Falls in older people living in the community can successfully be prevented by prescribing exercise, according to a major new review of the research evidence.
The Cochrane Review, undertaken by researchers from the University of Oxford and University of Sydney, brings together results from more than 100 trials from across the globe.
“This evidence helps build an even stronger picture that exercise can help prevent older people having falls”
It found exercise programmes supported by health professionals including nurses reduced the number of falls by nearly a quarter, with strong evidence regimes that help improve balance and function have a positive impact.
In all, the review brings together the findings from 108 randomised controlled trials involving more than 23,400 participants across 25 countries.
All the trials included in the review specifically looked at the impact of exercise on falls among over-60s in the community – living independently at home, in retirement complexes or sheltered housing.
The majority – 81 of the trials – compared the impact of doing little or no exercise with following a prescribed exercise regime, which could include doing group classes or exercising at home.
Interventions featured in the review included nurse-led schemes, such as a programme in New Zealand looking at the impact of home exercises, and walking plans prescribed by a nurse while a study in London explored the impact of a “brisk walking” scheme supported by nurses.
The analysis found that overall doing fall-prevention exercises of any type reduced the number of falls over time by 23%, as well as cutting the number of people experiencing one or more falls by around a fifth or 15%.
When it came to the most effective type of exercise, the researchers found strong evidence that programmes that focus on improving balance and function helped reduce falls.
The evidence was less clear when it came to regimes involving a range of different types of exercise – usually a mix of balance, function and resistance exercises, such as using weights and elastic bands.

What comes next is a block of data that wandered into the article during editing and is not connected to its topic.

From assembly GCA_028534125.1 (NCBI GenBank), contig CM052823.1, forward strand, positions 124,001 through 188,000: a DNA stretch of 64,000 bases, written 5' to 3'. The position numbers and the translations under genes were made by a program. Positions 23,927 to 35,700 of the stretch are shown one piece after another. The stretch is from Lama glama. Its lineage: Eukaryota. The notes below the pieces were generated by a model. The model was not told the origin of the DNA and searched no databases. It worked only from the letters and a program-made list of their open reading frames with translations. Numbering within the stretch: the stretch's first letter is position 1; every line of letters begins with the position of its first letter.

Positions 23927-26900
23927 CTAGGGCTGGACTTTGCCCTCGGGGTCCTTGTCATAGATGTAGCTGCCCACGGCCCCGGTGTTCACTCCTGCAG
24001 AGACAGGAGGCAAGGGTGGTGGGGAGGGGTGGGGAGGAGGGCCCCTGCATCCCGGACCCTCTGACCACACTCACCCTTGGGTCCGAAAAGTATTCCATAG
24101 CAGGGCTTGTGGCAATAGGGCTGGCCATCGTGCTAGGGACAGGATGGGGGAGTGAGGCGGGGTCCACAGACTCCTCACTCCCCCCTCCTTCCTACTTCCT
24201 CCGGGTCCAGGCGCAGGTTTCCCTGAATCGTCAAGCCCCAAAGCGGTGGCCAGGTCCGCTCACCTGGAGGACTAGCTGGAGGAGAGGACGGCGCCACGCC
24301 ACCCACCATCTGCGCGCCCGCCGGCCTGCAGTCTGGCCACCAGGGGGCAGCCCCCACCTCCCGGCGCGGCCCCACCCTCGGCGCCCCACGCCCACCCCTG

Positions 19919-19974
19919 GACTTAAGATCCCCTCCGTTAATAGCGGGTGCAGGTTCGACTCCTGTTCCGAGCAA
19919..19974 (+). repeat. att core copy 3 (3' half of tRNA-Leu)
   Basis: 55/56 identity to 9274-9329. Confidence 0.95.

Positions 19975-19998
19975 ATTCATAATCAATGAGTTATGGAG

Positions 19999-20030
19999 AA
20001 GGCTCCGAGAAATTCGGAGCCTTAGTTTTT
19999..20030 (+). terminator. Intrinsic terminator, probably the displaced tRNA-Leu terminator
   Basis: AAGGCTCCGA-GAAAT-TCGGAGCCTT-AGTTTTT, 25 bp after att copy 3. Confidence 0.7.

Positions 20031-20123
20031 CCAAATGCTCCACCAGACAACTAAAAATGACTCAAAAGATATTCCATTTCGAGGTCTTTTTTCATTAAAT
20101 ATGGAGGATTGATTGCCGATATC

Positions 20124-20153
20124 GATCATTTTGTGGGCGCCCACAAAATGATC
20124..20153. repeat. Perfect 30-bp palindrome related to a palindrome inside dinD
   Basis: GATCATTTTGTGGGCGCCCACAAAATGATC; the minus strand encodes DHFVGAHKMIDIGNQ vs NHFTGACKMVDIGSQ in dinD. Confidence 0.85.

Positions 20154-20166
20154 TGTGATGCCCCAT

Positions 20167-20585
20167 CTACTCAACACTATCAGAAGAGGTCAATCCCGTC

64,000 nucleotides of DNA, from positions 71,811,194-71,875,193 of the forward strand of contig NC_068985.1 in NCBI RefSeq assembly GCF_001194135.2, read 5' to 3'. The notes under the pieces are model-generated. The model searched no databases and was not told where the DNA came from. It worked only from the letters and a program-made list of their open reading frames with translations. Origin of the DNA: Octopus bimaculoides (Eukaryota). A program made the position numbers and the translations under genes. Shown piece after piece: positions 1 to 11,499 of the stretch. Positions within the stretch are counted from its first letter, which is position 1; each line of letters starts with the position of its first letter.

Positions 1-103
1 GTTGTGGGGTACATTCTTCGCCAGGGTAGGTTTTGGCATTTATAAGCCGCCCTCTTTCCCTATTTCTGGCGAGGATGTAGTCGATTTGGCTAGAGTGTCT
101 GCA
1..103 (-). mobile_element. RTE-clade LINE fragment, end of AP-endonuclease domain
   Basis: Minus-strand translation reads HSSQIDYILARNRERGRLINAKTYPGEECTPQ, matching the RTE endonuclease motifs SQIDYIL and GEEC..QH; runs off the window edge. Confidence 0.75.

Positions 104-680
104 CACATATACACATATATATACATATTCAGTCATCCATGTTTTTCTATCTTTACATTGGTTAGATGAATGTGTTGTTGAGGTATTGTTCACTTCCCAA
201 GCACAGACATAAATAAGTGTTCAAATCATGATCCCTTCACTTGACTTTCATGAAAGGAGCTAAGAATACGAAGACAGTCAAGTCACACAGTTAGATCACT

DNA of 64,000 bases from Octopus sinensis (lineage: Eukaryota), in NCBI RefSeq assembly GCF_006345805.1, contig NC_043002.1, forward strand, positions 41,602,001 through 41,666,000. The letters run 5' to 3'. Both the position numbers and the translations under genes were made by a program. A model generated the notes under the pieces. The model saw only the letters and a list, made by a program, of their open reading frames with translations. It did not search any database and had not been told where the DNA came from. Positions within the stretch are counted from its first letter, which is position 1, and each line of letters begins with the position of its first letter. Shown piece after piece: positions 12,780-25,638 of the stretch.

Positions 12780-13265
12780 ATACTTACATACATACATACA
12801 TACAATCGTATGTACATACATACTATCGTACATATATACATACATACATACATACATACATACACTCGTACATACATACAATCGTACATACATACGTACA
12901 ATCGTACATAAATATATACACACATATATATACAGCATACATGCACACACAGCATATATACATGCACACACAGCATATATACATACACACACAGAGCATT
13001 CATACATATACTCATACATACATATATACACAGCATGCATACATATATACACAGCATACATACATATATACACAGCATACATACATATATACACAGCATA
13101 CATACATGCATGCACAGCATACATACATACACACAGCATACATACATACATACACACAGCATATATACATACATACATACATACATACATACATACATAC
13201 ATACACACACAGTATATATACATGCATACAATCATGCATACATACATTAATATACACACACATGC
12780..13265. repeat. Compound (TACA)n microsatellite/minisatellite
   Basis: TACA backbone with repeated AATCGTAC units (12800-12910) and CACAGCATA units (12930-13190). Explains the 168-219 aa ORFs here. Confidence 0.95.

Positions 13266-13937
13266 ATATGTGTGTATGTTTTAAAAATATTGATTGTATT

However, the analysis suggests that such programmes “probably” help to reduce the rate of falls by more than a third or 34% and the number of people experiencing one or two falls by 22%.
The review found Tai Chai may also help in falls prevention but the evidence was uncertain when it came to schemes primarily focused on resistance training, or dancing or walking programmes.
The impact of exercise when it came to reducing fractures and the need for medical attention was also less clear – partly because only a small number of studies looked at those outcomes.
When side effects of exercises were recorded, they were usually not serious, such as joint or muscle pain, but a pelvic stress fracture was reported in one trial.
“This review pinpoints which types of exercise are more likely to be effective for preventing falls”
Lead author Professor Cathie Sherrington, from the University of Sydney’s Institute for Musculoskeletal Health, said the findings backed the theory that exercise could help prevent falls.
“This evidence helps build an even stronger picture that exercise can help prevent older people having falls,” she said. “It also illustrates which types of exercise can be beneficial.
“It is well known that keeping active promotes good health but this review pinpoints which types of exercise are more likely to be effective for preventing falls,” she said.
However, she said more work was needed to establish the impact of exercises on fall-related fractures and falls that required medical attention, because “such falls have major impacts for the individual and are particularly costly to health systems”.